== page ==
Author’s Note: This post is a direct result of what happens when a comment rattles around inside my head for awhile. I have some mental notes but this is going to end up being more free association and I have no idea where it will end up. Remember that you were warned!
The comment just flew out of her mouth so easily and then it just hung there. Again, we were talking about our open routines and my standing tall so that everyone could see me and I made a comment about the tallest nail getting hammered down first and that’s when she said “What are you afraid of?” I had no response because I was stuck between saying “I don’t know” and just screaming “EVERYTHING” which would have sent her head over heels like Lucy in the Charlie Brown Christmas special. Technically, he screamed “THAT’s IT” but it was in response to Pentaphobia – the fear of everything.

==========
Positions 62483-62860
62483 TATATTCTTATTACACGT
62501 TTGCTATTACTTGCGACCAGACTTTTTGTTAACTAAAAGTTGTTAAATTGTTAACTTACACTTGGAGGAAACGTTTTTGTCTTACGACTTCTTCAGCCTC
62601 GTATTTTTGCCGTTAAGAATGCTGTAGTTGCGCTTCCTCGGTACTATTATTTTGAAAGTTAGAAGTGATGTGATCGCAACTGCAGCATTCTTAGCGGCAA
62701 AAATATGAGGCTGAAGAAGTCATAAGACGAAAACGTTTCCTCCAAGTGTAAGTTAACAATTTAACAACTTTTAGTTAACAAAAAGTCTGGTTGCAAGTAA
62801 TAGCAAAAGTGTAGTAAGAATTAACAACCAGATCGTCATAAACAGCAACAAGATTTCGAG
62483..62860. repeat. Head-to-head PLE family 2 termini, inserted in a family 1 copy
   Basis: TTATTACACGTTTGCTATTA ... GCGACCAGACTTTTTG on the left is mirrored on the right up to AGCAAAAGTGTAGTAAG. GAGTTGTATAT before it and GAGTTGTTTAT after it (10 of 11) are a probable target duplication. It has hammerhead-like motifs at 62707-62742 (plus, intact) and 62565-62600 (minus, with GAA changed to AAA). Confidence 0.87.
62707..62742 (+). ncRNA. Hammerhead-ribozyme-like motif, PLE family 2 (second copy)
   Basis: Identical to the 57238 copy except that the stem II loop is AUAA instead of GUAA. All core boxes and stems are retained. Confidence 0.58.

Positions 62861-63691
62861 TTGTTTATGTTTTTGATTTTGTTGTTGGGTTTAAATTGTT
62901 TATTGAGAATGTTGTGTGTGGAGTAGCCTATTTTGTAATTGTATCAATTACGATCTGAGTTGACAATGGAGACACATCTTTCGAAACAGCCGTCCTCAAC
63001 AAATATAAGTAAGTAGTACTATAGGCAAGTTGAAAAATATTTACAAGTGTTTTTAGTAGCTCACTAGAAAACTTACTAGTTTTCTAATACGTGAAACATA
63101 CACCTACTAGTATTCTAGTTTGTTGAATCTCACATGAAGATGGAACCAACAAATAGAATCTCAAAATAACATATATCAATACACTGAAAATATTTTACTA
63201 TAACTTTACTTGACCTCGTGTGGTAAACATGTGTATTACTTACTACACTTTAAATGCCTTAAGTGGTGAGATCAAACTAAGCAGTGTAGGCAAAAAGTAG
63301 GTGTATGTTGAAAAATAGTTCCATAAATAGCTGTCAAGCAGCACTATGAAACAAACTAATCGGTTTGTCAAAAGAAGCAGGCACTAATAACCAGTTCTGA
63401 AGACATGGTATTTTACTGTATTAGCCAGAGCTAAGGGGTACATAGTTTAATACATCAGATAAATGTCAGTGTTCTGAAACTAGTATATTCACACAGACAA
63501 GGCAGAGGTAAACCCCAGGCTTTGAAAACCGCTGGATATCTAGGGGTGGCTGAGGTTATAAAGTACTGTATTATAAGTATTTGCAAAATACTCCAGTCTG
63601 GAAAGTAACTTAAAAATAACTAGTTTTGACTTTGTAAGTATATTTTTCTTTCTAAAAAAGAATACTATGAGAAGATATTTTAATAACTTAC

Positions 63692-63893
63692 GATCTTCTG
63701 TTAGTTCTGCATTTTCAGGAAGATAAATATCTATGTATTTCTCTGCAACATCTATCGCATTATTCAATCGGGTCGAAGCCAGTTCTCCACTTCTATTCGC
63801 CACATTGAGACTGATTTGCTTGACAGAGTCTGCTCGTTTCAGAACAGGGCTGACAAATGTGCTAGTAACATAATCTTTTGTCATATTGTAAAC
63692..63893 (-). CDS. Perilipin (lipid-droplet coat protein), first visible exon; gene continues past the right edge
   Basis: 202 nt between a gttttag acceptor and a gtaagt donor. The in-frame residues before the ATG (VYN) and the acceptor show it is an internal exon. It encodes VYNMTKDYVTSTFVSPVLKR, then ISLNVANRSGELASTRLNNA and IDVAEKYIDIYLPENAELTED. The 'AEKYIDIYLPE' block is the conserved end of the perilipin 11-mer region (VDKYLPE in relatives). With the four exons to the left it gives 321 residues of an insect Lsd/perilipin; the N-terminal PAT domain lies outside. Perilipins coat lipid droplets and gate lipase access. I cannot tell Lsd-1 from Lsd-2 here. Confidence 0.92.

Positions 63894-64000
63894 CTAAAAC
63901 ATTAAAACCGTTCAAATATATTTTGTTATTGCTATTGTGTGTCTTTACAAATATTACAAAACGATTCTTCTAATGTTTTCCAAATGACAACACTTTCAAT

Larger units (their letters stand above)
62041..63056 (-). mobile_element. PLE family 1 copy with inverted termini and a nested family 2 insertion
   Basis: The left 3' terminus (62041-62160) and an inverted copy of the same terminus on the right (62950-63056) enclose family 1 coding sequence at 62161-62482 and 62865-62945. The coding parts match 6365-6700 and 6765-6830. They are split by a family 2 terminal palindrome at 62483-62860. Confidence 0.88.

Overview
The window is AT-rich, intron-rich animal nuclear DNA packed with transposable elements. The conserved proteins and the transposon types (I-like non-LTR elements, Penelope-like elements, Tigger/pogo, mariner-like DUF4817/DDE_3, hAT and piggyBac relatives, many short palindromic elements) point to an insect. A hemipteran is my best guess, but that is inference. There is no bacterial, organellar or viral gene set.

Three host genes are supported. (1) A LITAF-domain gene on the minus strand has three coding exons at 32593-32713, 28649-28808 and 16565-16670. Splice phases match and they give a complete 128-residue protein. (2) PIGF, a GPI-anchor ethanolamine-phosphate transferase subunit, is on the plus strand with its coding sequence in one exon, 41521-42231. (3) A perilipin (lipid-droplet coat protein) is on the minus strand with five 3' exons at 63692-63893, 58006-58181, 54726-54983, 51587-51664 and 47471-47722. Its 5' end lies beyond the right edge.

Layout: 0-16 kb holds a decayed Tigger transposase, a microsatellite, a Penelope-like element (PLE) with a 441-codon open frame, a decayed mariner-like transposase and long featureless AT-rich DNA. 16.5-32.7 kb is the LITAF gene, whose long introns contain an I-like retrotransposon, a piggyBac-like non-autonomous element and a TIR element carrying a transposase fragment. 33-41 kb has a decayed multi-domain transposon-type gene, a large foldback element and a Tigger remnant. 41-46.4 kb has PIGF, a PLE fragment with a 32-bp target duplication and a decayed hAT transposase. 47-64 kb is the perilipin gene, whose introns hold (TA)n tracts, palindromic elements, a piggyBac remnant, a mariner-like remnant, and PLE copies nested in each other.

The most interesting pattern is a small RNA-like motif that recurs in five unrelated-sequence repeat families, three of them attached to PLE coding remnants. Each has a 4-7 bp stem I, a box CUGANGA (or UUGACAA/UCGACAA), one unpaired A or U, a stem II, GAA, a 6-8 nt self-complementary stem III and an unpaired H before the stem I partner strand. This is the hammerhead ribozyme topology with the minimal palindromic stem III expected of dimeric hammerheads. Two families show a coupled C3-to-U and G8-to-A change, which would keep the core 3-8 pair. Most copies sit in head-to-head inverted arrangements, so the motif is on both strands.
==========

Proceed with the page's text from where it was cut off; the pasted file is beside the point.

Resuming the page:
I was also lost because how does one adequately capture years of doubt and some self esteem issues and explain that to a very young lady who doesn’t have a lot of life experience. Besides, the whole “dance instructor as therapist” scene doesn’t work so well. But, ever since then, the comment has been bouncing around inside my head. I’m still no closer to an answer so the next best thing is to just get some thoughts out there and see what happens.